great first meal at KK and to catch up with old friend
Then there’s the unique “Sabah vegetable” that you can’t get in Peninsular Malaysia, with its slightly crunchy stem and soft leaves, I always make it a point to order this whenever I’m at KK.
Dinner came to about RM 50+ per person, right around the average for a good seafood meal at KK. We could have kept it a bit cheaper if not for the over ordering, but diet goes to hell when you’re traveling, right?
Jalan Sulaman, Kampung Salut,
89200 Kota Kinabalu, Sabah
GPS: 6.103970, 116.160311
Tel: 019-881 8515
Hours: 11:30 am to 9:30 pm
Following the previous recipe on soya chicken dish made with Angel soya sauce and Angel Oyster sauce. I thought of trying out a recipe with their Sriracha hot chili sauce. I was browsing reddit just happened to came upon an entry on GifRecipes featuring roast chicken that uses sriracha sauce as seasoning, so I thought, why not try something similar?
So here is my roast chicken with Angel Sriracha hot chili sauce recipe.
Angel Sriracha hot chili sauce, chicken, and other ingredients
- 4-5 tablespoon of Angel Sriracha hot chili sauce
- 3 tablespoon equal portion of brown sugar
- 2 chicken quarter (leg part)
- 1 bulb of garlic (dice)
- 2 red onion
- 100 gram shiitake mushroom (optional)
- 2-3 tablespoon of butter
- 1 potato
- 1 sweet potato
- 1 slice of pumpkin
- olive oil
- salt & pepper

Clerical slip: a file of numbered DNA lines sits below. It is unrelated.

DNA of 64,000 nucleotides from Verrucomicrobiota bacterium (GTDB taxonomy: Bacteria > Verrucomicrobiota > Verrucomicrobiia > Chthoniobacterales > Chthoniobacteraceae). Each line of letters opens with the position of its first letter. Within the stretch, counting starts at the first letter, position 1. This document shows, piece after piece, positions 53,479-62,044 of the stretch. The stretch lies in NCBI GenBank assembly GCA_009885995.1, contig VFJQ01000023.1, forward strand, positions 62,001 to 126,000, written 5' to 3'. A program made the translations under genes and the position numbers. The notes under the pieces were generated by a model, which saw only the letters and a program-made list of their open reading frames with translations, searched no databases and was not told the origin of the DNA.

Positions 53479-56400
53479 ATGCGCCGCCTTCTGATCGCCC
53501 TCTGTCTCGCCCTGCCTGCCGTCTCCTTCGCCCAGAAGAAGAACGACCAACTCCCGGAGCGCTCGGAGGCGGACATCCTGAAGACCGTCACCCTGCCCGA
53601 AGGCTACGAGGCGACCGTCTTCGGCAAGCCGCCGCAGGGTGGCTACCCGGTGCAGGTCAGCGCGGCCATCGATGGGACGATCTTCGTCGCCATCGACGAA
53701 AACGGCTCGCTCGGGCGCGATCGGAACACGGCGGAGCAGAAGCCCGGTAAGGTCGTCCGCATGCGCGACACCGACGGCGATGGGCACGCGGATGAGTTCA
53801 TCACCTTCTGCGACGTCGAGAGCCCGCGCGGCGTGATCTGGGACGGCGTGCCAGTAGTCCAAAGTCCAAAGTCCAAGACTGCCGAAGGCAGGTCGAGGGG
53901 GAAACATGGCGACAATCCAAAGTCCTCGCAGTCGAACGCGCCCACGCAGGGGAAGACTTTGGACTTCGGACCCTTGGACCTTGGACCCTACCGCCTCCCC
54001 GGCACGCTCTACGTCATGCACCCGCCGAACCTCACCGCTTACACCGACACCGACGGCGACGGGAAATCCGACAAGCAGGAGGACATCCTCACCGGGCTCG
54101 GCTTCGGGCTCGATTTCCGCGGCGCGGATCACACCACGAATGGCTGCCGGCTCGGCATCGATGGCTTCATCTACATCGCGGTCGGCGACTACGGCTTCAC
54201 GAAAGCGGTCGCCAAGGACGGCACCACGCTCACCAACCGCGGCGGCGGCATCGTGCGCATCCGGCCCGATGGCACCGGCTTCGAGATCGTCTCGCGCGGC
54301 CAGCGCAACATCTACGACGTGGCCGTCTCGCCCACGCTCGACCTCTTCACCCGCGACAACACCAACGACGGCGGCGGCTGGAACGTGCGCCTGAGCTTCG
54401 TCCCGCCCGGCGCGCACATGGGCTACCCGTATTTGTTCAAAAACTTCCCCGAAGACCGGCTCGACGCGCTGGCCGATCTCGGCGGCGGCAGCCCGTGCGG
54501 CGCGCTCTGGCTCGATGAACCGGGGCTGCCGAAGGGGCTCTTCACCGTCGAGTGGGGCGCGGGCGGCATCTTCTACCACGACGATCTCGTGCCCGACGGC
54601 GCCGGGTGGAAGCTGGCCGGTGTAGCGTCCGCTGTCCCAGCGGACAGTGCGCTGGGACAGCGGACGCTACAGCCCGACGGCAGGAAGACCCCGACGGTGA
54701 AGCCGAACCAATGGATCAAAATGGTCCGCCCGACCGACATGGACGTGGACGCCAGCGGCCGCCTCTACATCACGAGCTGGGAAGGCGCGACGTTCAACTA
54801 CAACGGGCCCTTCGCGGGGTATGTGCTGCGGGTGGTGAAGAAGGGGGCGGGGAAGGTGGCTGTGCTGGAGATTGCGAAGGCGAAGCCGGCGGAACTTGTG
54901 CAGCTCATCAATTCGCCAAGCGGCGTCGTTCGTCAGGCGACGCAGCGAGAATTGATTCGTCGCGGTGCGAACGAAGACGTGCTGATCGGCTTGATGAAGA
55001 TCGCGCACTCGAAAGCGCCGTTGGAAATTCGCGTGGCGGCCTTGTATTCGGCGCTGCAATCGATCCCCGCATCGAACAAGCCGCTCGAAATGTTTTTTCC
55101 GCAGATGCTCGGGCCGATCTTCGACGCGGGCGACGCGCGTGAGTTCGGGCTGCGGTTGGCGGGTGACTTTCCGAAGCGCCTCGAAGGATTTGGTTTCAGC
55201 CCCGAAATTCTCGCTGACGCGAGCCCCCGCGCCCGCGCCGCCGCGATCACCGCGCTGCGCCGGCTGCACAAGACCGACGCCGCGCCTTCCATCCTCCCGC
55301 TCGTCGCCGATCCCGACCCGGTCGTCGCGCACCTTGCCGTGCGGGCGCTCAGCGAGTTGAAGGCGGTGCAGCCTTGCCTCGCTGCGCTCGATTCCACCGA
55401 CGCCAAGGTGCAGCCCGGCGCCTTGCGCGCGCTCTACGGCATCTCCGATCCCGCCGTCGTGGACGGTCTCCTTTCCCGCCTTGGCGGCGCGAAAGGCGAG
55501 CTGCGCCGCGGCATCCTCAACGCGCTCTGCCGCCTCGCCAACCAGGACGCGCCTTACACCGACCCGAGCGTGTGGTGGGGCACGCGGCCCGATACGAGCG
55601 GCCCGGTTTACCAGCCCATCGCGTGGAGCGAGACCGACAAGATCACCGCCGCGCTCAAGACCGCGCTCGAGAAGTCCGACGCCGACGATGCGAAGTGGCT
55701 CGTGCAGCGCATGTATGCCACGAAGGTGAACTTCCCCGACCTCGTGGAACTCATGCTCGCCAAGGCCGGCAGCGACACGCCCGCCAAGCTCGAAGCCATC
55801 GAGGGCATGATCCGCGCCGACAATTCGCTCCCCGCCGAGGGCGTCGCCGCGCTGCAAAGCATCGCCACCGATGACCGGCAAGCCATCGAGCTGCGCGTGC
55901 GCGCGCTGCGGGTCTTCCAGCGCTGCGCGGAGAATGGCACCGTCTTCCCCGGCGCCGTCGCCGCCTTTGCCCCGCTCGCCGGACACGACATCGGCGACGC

brown the chicken with butter on a hot frying pan
Cooking instructions (side):
- cut the root vegetables into cubes and put in baking pan
- add olive oil, salt, and pepper
- heat up oven to 200 Celsius and bake for 35 mins
It’s good to start this first and put it in oven, take the additional 15 mins or so to prepare for the main dish and have everything in the oven done at the same time since the chicken will take some 20 minutes in the oven.
mix sriracha hot chili sauce with brown sugar to apply on chicken
Cooking instructions (main dish):
- heat up frying pan with butter
- pan fry the chicken on all sides till skin is slightly brown, remove to oven pan
- next, fry garlic, onion, capsicum, and mushroom
- arrange everything in the oven pan
- mix Angel sriracha hot chili sauce with brown sugar, carefully use the sauce to cover chicken
- place everything in oven for 18-20 minutes at 200 Celsius
roast chicken with sriracha hot chili sauce & sides
Mix all up in a plate and serve!
I found that Angel Sriracha hot chili sauce is probably slightly spicier than those I’ve had before, and that suits me just fine. With brown sugar and oven heat treatment, the sauce gave the roast chicken skin a pretty sweet and spicy note which compliments the meat very well. There’s no condiments on the side necessary at all for this dish. I’m glad that it worked out pretty well.
You can always modify the side dishes a little to suit your need for this dish, give it a try!
For more about the sauce, check out www.bidorkwongheng.com
The weekends before heading up to Mt. Kinabalu (will post that entry soon), we had the good fortune of having a proper French dinner at Rendez-Vous.
Rendez-Vous Traditional French Restaurant at Bangsar
Situated at Lorong Maroof, the tagline for Rendez-Vous is “Your traditional French restaurant in Bangsar”. The restaurant does not pretend to be a fine dining establishment, but at the same time they do run it the “proper” way, utilizing imported ingredients in Chef Benjamin’s creation of succulent, seasonal dishes, maintain a comprehensive wine list, and having well trained staffs.
like all good meal, we started off with a simple amuse bouche
Impressively, they manage to do this at a price point that is accessible to most, with the three-course menu starts at RM 69 (four-course RM 115, five-course RM 159). Main dishes are priced from RM 36 (stuffed chicken) to RM 89 (ribeye), again, rather reasonable.
cocktails, and “Meli-melo de rillettes de poisons”